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In memory of Elisa Davis Elisa Davis Memorial Scholarship

Sometimes, raising children is a collective act. Whether you’re the parent, grandparent, uncle or aunt, it really can take all of us.

All of us because one moment you’re combing their hair, the next they’re styling their own. One day you’re celebrating first steps, and soon after, their young feet have walked them straight into young adulthood. One day you’re packing a diaper bag; the next day they’re packing for college.

Kids grow up. That’s what happens. And if we’re lucky – no matter their path – we live long enough to see them shine bigger and brighter than we ever did.

When the 2008 presidential election was called, the first person I texted was my youngest niece Elisa. It seemed fitting; I, a voting rights attorney, and she, having turned 18 that year, voted for the first time.

“America has her first black president. Congratulations!”

“Yes!” She responded followed by, “This has to be my Tia Yoya.”

For some reason she didn’t have my number in her phone. I called her. We laughed about her text. “Maybe you’ll be next mija. The nation’s first AfroLatina president.”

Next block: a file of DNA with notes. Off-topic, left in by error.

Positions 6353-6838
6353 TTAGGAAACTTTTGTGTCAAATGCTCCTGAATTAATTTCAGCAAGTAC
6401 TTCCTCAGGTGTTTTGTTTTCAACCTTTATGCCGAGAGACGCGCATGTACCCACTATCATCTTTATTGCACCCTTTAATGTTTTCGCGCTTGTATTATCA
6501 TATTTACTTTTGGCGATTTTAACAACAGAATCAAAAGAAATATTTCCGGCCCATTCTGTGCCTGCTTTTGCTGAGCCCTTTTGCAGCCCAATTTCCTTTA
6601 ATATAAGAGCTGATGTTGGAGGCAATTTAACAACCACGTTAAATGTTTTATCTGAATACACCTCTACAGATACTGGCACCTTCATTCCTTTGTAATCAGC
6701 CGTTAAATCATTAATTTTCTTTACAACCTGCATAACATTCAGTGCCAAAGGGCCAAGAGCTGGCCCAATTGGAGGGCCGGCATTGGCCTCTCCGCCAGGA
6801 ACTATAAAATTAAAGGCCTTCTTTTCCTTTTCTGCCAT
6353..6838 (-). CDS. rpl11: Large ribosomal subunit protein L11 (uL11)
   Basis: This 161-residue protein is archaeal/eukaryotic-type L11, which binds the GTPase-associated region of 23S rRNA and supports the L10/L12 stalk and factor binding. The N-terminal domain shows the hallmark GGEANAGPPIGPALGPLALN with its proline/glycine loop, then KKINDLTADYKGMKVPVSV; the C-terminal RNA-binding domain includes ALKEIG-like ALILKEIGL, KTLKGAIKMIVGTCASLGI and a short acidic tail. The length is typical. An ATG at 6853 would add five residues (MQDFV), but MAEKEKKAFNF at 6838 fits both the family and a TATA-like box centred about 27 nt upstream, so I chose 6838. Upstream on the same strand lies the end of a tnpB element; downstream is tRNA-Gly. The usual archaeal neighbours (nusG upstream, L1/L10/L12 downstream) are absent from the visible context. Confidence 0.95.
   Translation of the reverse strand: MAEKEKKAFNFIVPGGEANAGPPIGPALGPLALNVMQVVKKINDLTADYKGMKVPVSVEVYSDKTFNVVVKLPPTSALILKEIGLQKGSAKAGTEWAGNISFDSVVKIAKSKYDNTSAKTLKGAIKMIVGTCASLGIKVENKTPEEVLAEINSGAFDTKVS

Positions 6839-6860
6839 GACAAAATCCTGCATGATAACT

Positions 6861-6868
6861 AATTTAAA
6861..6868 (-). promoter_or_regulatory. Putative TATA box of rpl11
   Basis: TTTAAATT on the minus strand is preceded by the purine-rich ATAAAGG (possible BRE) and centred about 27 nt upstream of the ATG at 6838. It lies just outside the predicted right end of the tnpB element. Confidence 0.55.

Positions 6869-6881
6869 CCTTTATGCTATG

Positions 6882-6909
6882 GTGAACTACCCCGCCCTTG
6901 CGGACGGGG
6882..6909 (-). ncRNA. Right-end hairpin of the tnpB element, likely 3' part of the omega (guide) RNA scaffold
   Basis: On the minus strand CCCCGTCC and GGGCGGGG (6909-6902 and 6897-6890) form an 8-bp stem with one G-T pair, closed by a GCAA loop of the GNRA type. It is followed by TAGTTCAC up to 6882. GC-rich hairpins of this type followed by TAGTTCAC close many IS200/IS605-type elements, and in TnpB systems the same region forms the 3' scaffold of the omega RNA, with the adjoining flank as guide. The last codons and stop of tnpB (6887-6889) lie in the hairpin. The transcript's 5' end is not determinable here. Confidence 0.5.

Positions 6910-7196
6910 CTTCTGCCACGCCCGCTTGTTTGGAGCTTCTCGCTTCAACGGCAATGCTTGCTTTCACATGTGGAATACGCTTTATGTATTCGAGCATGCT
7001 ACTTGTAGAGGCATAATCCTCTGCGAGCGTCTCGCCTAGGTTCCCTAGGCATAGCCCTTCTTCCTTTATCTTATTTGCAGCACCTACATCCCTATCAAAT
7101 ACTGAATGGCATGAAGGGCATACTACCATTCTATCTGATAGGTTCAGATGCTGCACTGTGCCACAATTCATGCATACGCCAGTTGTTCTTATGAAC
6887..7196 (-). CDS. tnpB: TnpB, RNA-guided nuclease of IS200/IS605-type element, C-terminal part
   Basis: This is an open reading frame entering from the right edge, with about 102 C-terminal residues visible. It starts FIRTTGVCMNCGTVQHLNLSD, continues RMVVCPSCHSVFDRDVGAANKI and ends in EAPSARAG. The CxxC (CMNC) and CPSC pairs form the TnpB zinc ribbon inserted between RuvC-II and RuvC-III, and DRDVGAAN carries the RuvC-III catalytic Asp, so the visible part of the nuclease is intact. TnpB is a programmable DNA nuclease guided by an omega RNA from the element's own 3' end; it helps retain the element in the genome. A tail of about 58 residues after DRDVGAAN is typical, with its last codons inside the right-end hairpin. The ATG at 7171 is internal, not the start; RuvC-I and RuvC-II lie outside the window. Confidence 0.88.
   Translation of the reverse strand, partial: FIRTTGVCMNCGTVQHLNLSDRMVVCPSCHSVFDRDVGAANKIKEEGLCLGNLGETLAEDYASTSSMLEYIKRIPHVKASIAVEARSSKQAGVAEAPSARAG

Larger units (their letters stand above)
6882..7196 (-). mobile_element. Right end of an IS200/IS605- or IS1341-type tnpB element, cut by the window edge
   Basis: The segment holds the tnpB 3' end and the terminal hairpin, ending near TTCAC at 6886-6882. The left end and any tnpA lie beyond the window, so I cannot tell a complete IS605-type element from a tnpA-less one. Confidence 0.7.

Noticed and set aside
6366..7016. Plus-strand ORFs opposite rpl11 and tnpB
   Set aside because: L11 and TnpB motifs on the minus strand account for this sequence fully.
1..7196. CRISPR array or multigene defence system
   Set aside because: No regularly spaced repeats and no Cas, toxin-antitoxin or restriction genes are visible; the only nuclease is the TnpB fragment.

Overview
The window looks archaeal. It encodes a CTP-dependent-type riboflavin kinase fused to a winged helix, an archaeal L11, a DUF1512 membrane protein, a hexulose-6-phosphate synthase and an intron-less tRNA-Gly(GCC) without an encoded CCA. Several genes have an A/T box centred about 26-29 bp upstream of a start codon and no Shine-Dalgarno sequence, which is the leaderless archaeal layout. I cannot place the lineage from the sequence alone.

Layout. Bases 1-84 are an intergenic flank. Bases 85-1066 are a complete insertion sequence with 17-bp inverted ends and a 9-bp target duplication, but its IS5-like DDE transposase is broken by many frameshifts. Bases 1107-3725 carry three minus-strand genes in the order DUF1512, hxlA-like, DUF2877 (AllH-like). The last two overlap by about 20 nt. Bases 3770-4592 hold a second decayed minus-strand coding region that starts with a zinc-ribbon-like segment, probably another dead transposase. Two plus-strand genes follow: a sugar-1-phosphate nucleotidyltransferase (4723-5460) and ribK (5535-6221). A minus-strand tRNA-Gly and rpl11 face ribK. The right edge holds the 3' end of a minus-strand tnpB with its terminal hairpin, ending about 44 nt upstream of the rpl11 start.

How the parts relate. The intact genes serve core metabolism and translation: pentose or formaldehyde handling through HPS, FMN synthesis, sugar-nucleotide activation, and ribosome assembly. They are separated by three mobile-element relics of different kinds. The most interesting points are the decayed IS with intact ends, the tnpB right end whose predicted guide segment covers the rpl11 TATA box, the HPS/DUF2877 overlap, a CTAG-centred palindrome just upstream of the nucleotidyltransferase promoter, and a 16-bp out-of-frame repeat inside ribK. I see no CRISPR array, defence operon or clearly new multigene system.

“A Blaxican in the White House!” Embracing the possibilities already, she was clearly on her way to shining big and bright.

On September 20, 2009, I noticed a post on her Facebook page. Now 19 and a sophomore in college, she could not wait to get back to school to see her friends, her books and her boyfriend, she said.

My baby niece – the one who convinced her grandma to give her my most favorite kid sweater from storage and who proceeded to wear it at every opportunity, the one who played with my old dolls – now a young adult.

“I still have the dolls in the little box…” I said in a reply post. “Now, if I could just put your boyfriend in there too. The books you can keep.”

“Lol. I don’t remember what dolls you’re talking about,” she replied almost immediately. “The sweater I remember I loved it…YOU should let me keep the boyfriend,” she went on. “He makes me read the books. Lol.” Smart, funny and clever, that was her.

Nineteen days later that boyfriend, very recently her ex, killed her with a gun.

When law enforcement responded, they found her in the front seat of his car – seat belt still on – with multiple wounds. She had struggled for her life as he shot through the passenger window.

Turns out, not all kids get to grow up.

Not even those who aspire to help foster youth go to college. Nor those who, while still a teenager, are wise enough to want to do something about gender-based inequities. Not even those who are smart, funny and clever.

But if we’re lucky, those who live on find the strength to begin healing self, family and nation. After all, ending gun violence is a collective act, and it really will take all of us.

Reacting shows support for gun violence survivors.